Chevrolet will unveil the next generation of its most iconic car, the Corvette, at the Detroit auto show on January 13, 2013. This new ‘Vette will be the seventh generation of the car, and enthusiasts are already referring to it as the C7.
The timing seems right. The current generation Corvette C6 has been in production for nearly 10 years and, while it’s still a great car, the competition is moving on. Camouflaged test mules have been spotted in recent months, and Chevy suspended public tours at its Bowling Green, Kentucky plant so it could retool for the C7.
Those who are in love with the current Corvette needn’t worry, because the C7 appears to be more evolution than revolution. Chevy is not revealing anything other than the car’s Crossed Flags logo (which was redesigned to go with the new car) until January, but spy photos indicate a car with the same basic proportions as the current Corvette.
The long hood, short rear deck, and fastback remain, so the C7 should be easy to recognize as a Corvette. Some of the C6’s curves may be blunted a bit to bring the car in line with Chevy’s current design language, and the C7 may ditch round taillights for square ones to match the Camaro and Malibu.
The biggest change will probably be under the hood. The C7 will be powered by a small block V8, as Corvettes have been since time immemorial, but it will be a brand new engine. Chevy is calling this redesigned V8 the Gen V; it reportedly displaces 5.5 liters (the C6 has a 6.2-liter engine) and features new-to-‘Vette technologies such as direct injection and variable valve timing.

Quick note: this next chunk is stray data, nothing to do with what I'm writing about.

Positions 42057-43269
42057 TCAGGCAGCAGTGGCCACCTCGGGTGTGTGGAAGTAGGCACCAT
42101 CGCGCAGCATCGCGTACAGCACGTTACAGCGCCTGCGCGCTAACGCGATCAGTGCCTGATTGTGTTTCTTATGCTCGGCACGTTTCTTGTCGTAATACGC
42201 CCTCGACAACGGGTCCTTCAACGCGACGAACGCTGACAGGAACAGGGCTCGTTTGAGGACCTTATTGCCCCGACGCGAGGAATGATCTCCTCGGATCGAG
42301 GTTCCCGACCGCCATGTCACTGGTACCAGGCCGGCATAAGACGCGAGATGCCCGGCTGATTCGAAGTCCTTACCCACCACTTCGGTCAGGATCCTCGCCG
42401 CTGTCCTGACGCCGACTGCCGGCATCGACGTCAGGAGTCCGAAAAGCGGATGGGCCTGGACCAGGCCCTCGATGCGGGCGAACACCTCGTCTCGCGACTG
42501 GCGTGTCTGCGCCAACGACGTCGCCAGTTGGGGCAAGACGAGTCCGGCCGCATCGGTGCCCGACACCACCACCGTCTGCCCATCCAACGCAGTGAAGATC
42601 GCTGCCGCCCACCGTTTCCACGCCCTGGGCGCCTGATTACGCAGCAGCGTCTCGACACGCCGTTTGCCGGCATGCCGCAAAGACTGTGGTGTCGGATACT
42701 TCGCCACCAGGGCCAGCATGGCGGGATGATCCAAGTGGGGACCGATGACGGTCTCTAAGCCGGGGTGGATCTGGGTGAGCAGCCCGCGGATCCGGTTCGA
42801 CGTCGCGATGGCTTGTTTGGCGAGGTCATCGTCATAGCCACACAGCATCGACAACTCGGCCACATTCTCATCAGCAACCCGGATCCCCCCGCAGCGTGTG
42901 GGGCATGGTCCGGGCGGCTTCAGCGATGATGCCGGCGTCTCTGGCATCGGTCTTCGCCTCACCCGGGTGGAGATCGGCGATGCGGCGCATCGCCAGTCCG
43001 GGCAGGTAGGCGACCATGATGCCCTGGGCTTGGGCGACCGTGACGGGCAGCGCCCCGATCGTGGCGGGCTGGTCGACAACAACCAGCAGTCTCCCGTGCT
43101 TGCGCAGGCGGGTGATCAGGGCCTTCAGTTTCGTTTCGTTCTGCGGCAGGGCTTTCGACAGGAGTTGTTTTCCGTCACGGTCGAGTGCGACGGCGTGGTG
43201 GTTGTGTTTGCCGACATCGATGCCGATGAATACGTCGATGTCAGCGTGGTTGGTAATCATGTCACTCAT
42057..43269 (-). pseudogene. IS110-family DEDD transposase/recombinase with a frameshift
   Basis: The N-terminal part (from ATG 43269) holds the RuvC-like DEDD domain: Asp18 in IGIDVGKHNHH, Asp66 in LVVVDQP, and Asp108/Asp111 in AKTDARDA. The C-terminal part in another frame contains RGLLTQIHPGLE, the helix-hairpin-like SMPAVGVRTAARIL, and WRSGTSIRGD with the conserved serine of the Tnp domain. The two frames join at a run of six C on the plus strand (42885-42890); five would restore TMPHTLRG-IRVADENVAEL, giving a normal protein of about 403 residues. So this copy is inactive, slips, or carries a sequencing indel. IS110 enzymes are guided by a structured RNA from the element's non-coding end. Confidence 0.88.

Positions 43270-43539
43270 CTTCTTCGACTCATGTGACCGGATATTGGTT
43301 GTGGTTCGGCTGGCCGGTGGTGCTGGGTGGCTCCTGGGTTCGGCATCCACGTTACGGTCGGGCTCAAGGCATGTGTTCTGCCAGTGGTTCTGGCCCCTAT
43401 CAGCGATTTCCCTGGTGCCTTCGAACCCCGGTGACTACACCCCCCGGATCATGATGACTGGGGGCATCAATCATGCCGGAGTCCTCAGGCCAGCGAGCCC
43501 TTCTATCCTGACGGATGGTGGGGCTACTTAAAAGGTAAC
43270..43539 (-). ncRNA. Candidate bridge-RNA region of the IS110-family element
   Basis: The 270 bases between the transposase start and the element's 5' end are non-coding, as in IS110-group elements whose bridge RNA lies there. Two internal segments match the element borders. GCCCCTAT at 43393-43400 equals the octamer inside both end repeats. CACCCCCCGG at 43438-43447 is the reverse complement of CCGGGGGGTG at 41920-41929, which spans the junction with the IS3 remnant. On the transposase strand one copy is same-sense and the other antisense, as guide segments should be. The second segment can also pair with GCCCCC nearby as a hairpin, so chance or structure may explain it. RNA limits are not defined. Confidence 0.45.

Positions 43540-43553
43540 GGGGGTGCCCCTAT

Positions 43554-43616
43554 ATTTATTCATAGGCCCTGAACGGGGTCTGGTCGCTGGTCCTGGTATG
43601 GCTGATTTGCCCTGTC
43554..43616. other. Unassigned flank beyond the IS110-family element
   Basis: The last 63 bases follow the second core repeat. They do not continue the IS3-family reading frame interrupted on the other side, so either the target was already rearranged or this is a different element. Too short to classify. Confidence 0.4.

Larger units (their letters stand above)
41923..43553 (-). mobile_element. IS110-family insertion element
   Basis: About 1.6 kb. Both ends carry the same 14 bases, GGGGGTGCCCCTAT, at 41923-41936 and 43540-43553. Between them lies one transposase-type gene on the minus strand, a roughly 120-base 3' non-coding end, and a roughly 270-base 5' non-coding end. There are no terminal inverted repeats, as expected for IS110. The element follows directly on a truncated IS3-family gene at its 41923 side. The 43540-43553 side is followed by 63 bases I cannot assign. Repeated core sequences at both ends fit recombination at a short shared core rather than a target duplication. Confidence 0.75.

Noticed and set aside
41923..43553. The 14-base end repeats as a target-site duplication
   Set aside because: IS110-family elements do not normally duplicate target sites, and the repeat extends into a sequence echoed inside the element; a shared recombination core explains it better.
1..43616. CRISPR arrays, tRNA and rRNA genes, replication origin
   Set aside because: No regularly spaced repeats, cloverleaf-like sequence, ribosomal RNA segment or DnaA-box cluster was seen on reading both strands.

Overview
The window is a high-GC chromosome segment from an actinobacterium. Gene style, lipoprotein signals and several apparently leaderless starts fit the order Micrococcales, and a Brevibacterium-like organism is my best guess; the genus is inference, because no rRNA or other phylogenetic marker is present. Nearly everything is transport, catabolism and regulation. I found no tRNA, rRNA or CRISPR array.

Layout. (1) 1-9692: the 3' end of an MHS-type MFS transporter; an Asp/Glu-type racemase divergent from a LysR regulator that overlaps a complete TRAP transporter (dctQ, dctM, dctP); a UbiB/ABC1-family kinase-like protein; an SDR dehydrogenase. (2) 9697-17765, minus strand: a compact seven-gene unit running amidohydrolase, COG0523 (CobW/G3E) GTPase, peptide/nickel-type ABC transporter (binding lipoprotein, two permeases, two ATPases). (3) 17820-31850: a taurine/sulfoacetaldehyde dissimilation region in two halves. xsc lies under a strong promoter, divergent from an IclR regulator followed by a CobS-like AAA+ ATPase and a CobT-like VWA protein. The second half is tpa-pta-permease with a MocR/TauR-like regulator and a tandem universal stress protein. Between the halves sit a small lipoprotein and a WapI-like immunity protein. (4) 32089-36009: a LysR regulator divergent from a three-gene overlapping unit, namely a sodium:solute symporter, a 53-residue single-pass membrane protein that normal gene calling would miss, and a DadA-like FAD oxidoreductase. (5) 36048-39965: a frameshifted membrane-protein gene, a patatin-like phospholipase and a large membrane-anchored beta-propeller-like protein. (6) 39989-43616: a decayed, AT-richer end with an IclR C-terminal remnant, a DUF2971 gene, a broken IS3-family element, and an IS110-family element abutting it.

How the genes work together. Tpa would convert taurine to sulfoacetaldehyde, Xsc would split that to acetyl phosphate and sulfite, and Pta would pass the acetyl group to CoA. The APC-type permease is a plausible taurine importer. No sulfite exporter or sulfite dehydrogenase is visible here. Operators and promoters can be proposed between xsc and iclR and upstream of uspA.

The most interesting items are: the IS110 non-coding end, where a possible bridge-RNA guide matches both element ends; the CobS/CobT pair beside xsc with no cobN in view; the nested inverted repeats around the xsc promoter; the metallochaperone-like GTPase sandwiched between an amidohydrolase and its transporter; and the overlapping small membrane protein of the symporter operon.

All will be revealed when the C7 makes its debut on January 13. Before its official auto show unveiling, Chevy will have a small launch party for the ‘Vette in downtown Detroit. Ticket sales will benefit the National Corvette Museum.
Like most carmakers these days, Chevy will try to build suspension with teasers. One13thirteen.com has a countdown clock and a series of videos that will be released in the weeks leading up to January 13, 2013.
Production of the Corvette C6 is already winding down. The C7 will begin production in the third quarter of 2013 as a 2014 model.
There are dozens of new car launches every year, but some are more exciting than others. The Corvette doesn’t operate on the same four-year product cycle as other cars, so when Chevy sees fit to build a new one, automotive enthusiasts take notice.
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